Forty-six studies (n=9,934 patients) were included in the review. Follow-up ranged from 17 to 99 months. Sample sizes ranged from 33 to 929 patients. Thirty-nine studies were of hepatic resection (n=8,485 patients). Seven studies were of radical tumour ablation with or without concomitant resection (n=1,449 patients). The highest-quality study met six of the eight criteria. Four studies met five criteria. Most studies were low quality in terms of definition and measurement of the number of CLMs (reported adequately in six studies), recurrence of the disease (reported adequately in five studies) and all defined confounding factors (reported adequately in 13 studies). Fifteen studies were included in the meta-analysis: 12 that reported hazard ratios and standard errors and three that provided sufficient data from which hazard ratios could be calculated.
Five-year survival (42 papers): For all patients, five-year overall survival ranged from 7% to 58%. Median reported survival was 36% (24 studies). Reported five-year overall survival rates in patients with one to three CLMs ranged from 25.9% to 50%, with a median of 39%. For patients with four or more CLMs, the reported five-year overall survival rate ranged from 0% to 53% (median 17.1%). For patients who underwent resection only, five-year overall survival rate ranged from 25.9% to 50% for those with one to three CLMs (19 studies) and 0% to 53% for those with four or more CLMs (25 studies). For patients who underwent ablation only, reported five-year overall survival rates ranged from 7% to 33% and median overall survival rates ranged from 16% to 35%. Median overall survival in patients with fewer CLMs ranged from 18 to 32 months and ranged from 14 to 34 months in those with more numerous CLMs.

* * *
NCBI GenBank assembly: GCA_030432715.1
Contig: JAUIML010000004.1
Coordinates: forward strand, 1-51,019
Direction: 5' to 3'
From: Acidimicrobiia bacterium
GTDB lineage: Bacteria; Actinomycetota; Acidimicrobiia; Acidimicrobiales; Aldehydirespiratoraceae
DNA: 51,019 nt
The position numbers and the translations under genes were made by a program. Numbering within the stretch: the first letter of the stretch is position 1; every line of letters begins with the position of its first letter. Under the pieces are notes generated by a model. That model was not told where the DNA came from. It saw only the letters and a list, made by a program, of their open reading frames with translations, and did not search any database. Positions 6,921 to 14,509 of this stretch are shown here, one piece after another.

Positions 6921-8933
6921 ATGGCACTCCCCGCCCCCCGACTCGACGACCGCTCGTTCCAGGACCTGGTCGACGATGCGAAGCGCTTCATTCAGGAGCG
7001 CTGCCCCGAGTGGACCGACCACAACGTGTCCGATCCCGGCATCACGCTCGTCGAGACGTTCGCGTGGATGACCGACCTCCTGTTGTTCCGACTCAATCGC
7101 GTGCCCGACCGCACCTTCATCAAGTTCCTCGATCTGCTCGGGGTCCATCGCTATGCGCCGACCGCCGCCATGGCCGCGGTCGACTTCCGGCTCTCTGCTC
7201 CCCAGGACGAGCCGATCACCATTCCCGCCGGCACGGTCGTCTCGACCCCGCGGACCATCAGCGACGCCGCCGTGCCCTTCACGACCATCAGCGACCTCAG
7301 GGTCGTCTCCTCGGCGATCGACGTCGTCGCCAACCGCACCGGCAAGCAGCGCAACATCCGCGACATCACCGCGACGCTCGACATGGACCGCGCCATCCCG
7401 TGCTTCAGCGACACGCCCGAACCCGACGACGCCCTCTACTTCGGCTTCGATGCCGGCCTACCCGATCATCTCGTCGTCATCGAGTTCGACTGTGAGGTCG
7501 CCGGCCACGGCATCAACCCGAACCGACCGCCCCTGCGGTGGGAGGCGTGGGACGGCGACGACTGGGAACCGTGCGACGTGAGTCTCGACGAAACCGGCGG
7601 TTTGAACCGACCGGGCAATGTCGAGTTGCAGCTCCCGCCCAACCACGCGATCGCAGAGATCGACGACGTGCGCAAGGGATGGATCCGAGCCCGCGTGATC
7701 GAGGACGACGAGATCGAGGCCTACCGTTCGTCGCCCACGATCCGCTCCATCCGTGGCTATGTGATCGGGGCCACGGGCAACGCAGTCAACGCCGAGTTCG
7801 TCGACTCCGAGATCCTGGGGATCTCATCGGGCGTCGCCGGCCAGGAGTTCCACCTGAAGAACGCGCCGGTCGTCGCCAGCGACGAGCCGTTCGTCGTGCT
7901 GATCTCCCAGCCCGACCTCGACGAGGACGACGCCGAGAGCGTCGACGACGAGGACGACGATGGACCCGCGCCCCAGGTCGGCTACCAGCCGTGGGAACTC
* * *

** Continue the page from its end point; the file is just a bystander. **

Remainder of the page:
Overall survival was statistically significantly poorer in patients with four or more CLMs compared to those with three or less after undergoing either resection and/or ablation (HR 1.67,95% CI 1.43 to 1.95; n= 15 studies) or resection only (HR 1.74, 95% CI 1.51 to 1.99; n=14 studies). However, there was evidence of moderate statistical heterogeneity for resection and/or ablation only (I2=34. 4%). There was no statistically significant difference in overall survival after ablation only (HR 1.18, 95% CI 0.99 to 1.40; n=one study).
Findings for disease-free survival and median time to relapse were reported in the review.
There was evidence of publication bias for resection and/or ablation.